Much has been made of the recent flood of British-trained actors being cast in American roles. In the last few years, Henry Cavill was cast as Superman, Christian Bale played Batman, and David Oyelowo portrayed American civil rights leader Martin Luther King Jr., among many other Brits who landed distinctly American parts. Hollywood at large considers British actors more versatile, more professional, and more mature than their American counterparts. There are many reasons for that opinion, but the most common explanation is that young British actors are better trained, and the foundation of British actor training is Shakespeare.
He is the greatest playwright in the English language, and the undisputed most produced playwright of all time. Knowledge of Shakespeare is important for any working actor in order to make a living, and the acting lessons learned from performing Shakespeare can be applied to future roles.
What is it about these classical plays that make them so useful for actors?
An Exercise in Understanding
In the PBS TV show In Search of Shakespeare, acting teacher and playwright Caleen Sinnette Jennings says, “if you can perform Shakespeare, you can do almost anything.” Her assertion comes from the fact that Shakespeare’s text requires skills to unlock; skills that easily translate to modern script work.
On the surface, nothing about Shakespeare is familiar to contemporary readers. The words are uncommon, the rhythm of the sentences is antique, and to make interpretation more difficult, Shakespearean characters often speak in descriptive metaphors and similes that disguise their literal meaning. An actor must do intense detective work to understand Shakespeare’s language and then communicate their understanding to an audience.
Most of Shakespeare’s plays have been adapted into film and television works, but at its purest, Shakespeare is performed for the stage. After familiarization comes the development of a performance, and there is no greater challenge for an actor than performing Shakespeare. The plays were written over 400 years ago and meant for performance on a barren stage. Today, actors have the responsibility of bringing complicated characters to life and unraveling convoluted plots for audiences that may have difficulty understanding the text.
Therefore, to ensure effective storytelling, Shakespearean actors are instructed to use all of their natural tools. Voice, physicality, facial expression, and thought are all used to communicate a character’s intention to the audience. Additionally, the unusual structure of Shakespearean dialogue forces actors to consider their pacing and cadence, which increases their awareness of timing. Over the course of a career in Shakespeare, this all-around approach to acting teaches thespians to think critically and creatively about their characters, and leads to consistently moving performances.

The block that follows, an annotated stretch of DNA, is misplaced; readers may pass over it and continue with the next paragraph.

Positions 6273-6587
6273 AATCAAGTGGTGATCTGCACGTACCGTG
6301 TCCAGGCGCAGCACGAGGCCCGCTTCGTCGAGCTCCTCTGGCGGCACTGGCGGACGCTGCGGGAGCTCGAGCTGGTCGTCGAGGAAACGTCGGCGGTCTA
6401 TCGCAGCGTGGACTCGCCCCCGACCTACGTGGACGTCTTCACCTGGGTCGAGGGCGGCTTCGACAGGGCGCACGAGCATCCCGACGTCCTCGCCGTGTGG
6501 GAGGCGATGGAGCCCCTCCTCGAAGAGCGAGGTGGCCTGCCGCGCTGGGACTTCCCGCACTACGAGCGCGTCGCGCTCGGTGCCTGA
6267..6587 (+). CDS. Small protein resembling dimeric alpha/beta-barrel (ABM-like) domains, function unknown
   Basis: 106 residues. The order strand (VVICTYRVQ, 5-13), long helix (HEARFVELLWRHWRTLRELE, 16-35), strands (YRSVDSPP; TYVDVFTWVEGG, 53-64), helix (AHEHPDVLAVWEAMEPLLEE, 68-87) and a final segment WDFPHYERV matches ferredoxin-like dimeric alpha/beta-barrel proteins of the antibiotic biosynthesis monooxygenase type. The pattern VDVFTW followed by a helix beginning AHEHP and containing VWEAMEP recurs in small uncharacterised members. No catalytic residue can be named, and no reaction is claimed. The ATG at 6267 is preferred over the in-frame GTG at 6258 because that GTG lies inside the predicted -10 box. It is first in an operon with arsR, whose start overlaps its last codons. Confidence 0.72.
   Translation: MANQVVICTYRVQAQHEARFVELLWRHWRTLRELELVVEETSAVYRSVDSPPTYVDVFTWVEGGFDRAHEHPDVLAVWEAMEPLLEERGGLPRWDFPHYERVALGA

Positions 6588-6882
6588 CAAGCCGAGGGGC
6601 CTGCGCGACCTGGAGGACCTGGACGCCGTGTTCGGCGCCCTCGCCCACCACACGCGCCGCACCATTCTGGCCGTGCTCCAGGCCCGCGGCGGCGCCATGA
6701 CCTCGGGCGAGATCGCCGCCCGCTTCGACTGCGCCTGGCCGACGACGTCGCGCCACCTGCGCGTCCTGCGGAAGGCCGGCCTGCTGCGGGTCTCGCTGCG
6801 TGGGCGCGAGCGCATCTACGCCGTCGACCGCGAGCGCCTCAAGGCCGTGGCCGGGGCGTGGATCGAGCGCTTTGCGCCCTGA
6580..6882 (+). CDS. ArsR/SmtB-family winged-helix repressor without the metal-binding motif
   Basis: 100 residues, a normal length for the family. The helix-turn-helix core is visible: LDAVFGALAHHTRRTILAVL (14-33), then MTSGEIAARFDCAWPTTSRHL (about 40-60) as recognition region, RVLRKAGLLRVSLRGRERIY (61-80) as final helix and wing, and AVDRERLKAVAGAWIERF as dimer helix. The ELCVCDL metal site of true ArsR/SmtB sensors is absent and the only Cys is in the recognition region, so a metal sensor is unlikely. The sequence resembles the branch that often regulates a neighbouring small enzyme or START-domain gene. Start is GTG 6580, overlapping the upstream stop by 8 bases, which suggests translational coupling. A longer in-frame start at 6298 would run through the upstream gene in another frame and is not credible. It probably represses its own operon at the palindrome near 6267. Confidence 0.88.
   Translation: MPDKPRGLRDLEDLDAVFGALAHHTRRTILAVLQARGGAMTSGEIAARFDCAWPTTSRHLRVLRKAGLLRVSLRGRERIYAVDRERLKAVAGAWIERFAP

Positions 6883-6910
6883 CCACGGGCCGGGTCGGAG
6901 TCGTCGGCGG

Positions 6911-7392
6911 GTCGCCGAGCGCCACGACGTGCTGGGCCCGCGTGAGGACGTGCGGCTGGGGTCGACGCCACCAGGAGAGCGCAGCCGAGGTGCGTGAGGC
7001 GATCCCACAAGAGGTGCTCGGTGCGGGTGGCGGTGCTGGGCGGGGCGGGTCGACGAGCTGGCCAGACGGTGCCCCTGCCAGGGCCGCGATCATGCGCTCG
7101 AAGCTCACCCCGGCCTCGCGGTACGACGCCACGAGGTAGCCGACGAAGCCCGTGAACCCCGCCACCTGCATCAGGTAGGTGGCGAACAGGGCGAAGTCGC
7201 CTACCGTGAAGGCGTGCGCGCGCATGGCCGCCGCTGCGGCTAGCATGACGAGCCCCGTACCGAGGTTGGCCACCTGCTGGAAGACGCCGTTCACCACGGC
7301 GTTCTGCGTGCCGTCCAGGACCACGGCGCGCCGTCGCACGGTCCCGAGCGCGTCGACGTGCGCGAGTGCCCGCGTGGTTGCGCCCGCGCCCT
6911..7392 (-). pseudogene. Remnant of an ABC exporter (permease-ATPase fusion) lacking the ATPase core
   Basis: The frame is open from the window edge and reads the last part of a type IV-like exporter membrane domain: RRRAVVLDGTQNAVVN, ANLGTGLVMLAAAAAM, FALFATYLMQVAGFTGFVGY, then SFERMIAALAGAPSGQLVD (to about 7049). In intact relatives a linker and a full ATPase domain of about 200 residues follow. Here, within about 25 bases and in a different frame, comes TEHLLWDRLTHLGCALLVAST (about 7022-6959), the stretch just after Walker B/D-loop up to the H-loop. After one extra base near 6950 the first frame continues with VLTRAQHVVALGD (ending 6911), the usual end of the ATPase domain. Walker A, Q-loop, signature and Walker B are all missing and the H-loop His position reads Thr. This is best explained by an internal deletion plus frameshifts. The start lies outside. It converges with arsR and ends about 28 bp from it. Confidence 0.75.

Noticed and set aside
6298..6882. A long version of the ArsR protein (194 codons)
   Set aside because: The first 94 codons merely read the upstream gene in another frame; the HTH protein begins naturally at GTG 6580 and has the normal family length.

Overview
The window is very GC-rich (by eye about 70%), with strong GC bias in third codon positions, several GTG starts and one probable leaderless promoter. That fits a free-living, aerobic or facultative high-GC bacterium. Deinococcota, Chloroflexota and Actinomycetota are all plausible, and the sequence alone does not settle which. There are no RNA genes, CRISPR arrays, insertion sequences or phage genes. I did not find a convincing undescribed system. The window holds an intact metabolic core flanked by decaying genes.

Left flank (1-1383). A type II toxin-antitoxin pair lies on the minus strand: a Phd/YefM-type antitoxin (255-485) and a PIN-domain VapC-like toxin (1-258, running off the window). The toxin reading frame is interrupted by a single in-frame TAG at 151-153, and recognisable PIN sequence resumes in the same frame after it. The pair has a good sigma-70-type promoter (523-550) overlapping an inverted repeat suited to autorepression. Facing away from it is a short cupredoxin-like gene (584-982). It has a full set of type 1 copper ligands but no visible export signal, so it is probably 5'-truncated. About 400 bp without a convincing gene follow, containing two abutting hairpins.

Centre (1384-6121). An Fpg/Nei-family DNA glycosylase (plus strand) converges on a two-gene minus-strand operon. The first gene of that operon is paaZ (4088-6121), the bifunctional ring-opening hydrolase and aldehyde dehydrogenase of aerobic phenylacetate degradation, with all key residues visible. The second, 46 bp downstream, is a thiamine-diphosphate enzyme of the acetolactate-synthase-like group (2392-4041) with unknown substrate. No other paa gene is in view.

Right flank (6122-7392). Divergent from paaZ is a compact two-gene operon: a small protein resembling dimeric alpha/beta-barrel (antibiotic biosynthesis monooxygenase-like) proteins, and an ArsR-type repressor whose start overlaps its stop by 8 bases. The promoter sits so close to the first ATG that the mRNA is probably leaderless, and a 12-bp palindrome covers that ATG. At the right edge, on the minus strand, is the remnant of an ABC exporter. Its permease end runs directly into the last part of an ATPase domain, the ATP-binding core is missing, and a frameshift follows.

Proof in the Plum Pudding
The flood of British actors in American film and television is nothing new, but it is becoming more pronounced. Ian McKellan, Judi Dench, Laurence Olivier, Helen Mirren, and Patrick Stewart are some of the famous Brits who honed their acting skills on Shakespeare before becoming A-list Hollywood stars. Asked how Shakespeare prepared him for a career in film, Stewart said, “I think that the experience that we get in making a 400-year-old text work is exactly what you need for giving credibility and believability to fantasy, science fiction, and the like.” Can anyone argue with Professor X?
Perhaps the inaccessibility of Shakespeare is precisely what makes it such a great acting exercise. The characters, situations, and language are so foreign that no modern actor can literally relate, so they must lean on their learned techniques to act the parts. It is possible to be a good actor without knowing Shakespeare, but an examination of the British model of Shakespeare-based training suggests that it may not be the wisest approach.